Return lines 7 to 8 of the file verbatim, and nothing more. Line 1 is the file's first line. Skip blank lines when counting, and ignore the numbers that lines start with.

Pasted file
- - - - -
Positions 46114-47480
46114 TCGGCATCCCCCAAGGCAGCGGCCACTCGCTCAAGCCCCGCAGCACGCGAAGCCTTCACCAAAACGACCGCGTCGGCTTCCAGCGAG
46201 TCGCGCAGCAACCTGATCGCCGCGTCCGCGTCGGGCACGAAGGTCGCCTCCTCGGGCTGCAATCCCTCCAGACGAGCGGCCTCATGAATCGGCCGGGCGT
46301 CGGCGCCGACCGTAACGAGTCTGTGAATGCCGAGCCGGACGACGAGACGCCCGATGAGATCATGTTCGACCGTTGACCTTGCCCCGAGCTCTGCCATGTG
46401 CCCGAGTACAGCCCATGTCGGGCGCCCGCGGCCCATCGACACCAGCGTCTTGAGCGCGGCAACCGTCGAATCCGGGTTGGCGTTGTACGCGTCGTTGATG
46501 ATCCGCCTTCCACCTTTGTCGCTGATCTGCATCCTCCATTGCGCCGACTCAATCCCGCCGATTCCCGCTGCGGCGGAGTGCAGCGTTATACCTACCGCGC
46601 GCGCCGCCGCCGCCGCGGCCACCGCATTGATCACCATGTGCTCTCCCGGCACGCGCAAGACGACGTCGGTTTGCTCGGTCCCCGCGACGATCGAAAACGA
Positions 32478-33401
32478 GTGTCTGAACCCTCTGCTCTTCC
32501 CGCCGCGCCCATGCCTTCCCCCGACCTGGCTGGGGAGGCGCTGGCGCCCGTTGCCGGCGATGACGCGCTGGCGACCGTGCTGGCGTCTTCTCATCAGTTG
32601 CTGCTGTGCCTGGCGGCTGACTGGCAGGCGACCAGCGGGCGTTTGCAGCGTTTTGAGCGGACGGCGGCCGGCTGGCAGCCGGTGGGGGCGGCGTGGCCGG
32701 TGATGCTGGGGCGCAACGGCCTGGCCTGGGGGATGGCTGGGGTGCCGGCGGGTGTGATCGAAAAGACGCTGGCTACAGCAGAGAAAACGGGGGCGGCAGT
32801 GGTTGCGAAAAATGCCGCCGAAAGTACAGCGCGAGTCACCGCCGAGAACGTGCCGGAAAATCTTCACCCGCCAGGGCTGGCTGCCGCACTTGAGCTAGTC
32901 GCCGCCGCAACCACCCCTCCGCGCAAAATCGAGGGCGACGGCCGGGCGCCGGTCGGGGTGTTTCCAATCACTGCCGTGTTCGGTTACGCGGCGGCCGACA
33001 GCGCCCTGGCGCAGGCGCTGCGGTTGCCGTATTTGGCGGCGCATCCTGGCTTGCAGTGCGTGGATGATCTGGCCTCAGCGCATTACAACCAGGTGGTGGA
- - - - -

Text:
46601 GCGCCGCCGCCGCCGCGGCCACCGCATTGATCACCATGTGCTCTCCCGGCACGCGCAAGACGACGTCGGTTTGCTCGGTCCCCGCGACGATCGAAAACGA
Positions 32478-33401